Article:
The New Federal Defense of Trade Secrets Act-Employers Take Note

Earlier this year, I wrote about the federal Defense of Trade Secrets Act passed by the senate.  This month, President Obama signed the act into law.  The law (“DTSA”) creates a federal cause of action for theft of trade secrets.  This means that the owner of a trade secret that has been stolen or disclosed can sue in federal court. 

There is a whistleblower provision that grants immunity from a theft of trade secret claim to anyone who makes a disclosure in confidence to either (1) a federal, state, or local government official, or (2) an attorney, as long as the reason for disclosure is for the sole purpose of reporting or investigating a violation of the law. 

The whistleblower provision requires employers to provide notice to all employees.  Failure to do so will void an employer’s ability to take advantage of the DTSA’s provisions regarding exemplary damage awards (up to twice the damage award) and attorneys’ fees in cases of willful violations.

What’s the take away here?  It is in every employer’s best interest to include the new notification in any employee agreement relating to trade secrets, confidentiality and/or nondisclosure obligations.  This would include

·      Non-compete agreements

·      Consulting agreements

·      Employment agreements

·      Separation agreements

·      Retention agreements, and

·      Independent contractor agreements.

It would be wise to also include a notice in any employee handbook or new employee orientation materials.

Protecting your innovative developments is critical to any organization.  Having the right person to help you make those decisions is important.  The Law Office of Kathleen Lynch PLLC is designed to help businesses such as yours keep ahead of the game.   The first telephone consultation is free.  Email us at klynch@kliplaw.com.

 

Patent Purchase Program to Begin Soon

Want to sell your patent?  Several multinational firms including IBM, Facebook, and Ford are participating in a program called the Industry Patent Purchase Program (IP3).  It is being run by a non-profit organization called Allied Security Trust. 

It is essentially a take it or leave it proposition where the patent owner offers for sale their patent and any of the participating companies have the option of purchasing it.  The participating companies are primarily focused in the technology and automotive sectors.  The areas innovation in which they are most interested include:  

  • computers and software;
  • consumer electronics;
  • communications;
  • semiconductor & components;
  • healthcare & medical;
  • automotive;
  • lighting; and
  • financial services.

The range of value of any one patent is not certain.  However, Google ran a similar program last year and spent between $3,000 and 250,000 on patents with the average price being about $48,000.

The window of opportunity for submitting an offer is between May 25, 2016 through June 8, 2016.  The submission form and further details can be found here

So for any patent owner out there who has had difficulty trying to get the attention of the corporate world, now is your chance.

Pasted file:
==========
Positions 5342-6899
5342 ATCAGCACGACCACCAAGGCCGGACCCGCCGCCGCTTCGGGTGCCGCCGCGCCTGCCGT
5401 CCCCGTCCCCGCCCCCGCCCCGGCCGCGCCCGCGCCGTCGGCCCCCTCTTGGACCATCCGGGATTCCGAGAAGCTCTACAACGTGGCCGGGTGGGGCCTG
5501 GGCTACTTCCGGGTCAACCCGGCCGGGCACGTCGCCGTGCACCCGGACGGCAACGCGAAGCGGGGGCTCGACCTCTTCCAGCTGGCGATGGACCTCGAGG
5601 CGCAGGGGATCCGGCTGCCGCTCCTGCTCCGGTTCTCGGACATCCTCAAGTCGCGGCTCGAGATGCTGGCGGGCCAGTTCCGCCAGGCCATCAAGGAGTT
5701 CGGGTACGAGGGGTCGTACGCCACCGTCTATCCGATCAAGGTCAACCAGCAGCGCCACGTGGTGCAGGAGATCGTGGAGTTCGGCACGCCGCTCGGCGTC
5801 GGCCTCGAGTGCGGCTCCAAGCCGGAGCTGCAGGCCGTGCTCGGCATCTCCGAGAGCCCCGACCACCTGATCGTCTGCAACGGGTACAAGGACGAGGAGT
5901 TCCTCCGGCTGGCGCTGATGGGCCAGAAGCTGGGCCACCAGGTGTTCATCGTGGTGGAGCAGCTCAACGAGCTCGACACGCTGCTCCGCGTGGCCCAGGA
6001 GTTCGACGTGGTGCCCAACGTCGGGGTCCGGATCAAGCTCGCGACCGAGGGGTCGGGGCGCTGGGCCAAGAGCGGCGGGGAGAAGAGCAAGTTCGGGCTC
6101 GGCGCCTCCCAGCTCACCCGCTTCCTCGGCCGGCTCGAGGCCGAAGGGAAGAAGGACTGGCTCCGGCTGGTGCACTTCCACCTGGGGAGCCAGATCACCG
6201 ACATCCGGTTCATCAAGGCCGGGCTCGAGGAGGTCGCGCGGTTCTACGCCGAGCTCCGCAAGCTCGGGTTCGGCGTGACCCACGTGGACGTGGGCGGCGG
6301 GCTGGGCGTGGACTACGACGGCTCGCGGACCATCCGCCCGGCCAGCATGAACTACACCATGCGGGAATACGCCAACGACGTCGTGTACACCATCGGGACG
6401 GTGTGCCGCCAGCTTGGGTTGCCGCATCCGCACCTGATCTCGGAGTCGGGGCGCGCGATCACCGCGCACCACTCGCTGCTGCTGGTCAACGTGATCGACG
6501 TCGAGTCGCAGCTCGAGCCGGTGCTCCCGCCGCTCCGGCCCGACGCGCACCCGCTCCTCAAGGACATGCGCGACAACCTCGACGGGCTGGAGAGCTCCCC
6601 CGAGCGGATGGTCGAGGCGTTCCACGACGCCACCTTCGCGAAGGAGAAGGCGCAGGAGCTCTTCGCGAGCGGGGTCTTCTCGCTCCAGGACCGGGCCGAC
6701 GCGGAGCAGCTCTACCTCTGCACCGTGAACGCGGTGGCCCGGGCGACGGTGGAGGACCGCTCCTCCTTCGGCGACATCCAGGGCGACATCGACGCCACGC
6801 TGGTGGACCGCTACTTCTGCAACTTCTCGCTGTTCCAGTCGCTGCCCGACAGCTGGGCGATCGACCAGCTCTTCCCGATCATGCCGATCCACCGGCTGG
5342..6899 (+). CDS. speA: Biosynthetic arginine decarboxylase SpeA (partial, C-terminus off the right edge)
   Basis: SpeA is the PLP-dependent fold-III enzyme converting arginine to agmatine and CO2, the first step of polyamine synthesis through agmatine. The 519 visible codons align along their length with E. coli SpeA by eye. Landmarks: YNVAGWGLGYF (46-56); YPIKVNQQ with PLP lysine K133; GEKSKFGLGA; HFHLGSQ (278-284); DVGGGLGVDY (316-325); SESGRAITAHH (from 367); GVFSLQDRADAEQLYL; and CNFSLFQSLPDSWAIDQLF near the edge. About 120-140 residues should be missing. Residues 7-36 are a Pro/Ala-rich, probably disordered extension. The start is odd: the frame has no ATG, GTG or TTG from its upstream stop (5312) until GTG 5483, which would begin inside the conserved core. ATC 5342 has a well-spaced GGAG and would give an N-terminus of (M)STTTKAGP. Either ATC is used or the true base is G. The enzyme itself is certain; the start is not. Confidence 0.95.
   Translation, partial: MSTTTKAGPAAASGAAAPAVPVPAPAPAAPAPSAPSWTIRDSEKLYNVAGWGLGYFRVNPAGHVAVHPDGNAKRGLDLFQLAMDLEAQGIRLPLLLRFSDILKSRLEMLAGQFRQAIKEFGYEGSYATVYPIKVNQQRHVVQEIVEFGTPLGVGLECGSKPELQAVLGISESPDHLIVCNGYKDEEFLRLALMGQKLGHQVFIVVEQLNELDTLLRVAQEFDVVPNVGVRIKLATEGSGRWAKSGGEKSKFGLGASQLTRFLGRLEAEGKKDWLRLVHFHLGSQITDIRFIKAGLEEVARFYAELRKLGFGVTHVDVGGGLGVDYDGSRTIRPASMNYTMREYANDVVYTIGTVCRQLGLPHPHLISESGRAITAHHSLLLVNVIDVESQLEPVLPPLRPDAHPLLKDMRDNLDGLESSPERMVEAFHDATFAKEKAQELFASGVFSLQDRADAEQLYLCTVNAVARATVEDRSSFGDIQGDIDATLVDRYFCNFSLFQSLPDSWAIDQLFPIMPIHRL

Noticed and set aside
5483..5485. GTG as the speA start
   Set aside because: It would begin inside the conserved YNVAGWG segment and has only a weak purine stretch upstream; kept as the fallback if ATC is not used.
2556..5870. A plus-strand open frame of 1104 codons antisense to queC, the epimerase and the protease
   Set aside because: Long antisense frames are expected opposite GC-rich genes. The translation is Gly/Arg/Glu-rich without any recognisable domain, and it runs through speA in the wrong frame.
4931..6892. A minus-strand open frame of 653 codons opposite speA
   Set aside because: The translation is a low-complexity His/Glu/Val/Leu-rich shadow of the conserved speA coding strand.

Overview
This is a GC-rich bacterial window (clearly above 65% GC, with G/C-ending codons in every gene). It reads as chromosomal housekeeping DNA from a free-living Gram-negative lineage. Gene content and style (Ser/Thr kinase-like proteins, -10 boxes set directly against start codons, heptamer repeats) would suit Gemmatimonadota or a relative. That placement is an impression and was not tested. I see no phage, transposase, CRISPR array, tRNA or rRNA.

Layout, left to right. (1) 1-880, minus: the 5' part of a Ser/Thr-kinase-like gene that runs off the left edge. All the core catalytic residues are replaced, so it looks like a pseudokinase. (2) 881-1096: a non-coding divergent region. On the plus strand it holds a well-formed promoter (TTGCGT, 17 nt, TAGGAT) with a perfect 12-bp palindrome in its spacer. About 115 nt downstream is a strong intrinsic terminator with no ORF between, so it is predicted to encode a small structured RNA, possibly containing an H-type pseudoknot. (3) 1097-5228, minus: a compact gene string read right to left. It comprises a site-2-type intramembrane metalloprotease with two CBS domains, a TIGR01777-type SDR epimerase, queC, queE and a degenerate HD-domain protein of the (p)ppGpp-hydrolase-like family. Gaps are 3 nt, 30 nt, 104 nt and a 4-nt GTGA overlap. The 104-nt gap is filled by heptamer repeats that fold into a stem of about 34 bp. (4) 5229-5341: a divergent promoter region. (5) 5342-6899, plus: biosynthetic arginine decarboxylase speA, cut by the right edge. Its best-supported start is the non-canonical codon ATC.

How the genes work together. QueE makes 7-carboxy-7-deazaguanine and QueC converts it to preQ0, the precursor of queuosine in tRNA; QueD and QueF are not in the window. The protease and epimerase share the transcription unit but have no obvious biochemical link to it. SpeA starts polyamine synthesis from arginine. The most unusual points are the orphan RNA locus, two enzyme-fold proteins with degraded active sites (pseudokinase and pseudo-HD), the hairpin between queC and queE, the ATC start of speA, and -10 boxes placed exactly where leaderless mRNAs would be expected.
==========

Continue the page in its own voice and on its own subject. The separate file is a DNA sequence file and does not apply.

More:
Capitalizing on innovative developments is critical to any organization.  Having the right person to help you make those decisions is important.  The Law Office of Kathleen Lynch PLLC is designed to help businesses such as yours keep ahead of the game.   The first telephone consultation is free.  Email us at klynch@kliplaw.com.

 

 

 

 

An Epic Tale of Trade Secrets

 freeimages.com/manueldelapena

freeimages.com/manueldelapena

I wrote earlier this year in my blog about a pending trade secret bill approved by the judiciary committee in the senate.  Recently the senate passed the Defend Trade Secrets Act.  The act essentially provides for a federal cause of action for trade secret cases.  The bill is now in the house and is expected to pass.  President Obama has shown his support for the bill.

While the federal law is pending, state trade secret laws are the only remedy currently available.  Recently Epic Systems brought a trade secret case against Tate Group, an Indian company, for theft of trade secrets, computer fraud, breach of contract and unfair competition in the western district of Wisconsin (case 14-cv-748-wmc).  The jury awarded Epic $240 million in compensatory damages and $700 million in punitive damages.  The jury found Tata guilty of downloading documents from hospital software and providing those documents to one of its subsidiaries, Med Mantra.  If Epic ends up collecting the award, it will be more than double Epic’s expected annual profits this year.

What’s the take away here?  If you are the owner of trade secrets-protect them.  Ensure that you have implemented systems and educated your people on best practices to keep your trade secrets confidential.  If someone takes your trade secrets without authorization, go after them.   Hopefully you will be able to do that in federal court in the near future.  If you are working with companies that have trade secrets, make sure you abide by the terms of the confidentiality agreement and treat the trade secret information in the same manner as you would treat your own proprietary information.

Protecting your innovative developments is critical to any organization.  Having the right person to help you make that decision is important.  The Law Office of Kathleen Lynch PLLC is designed to help businesses such as yours keep ahead of the game.   The first telephone consultation is free.  Email us at klynch@kliplaw.com.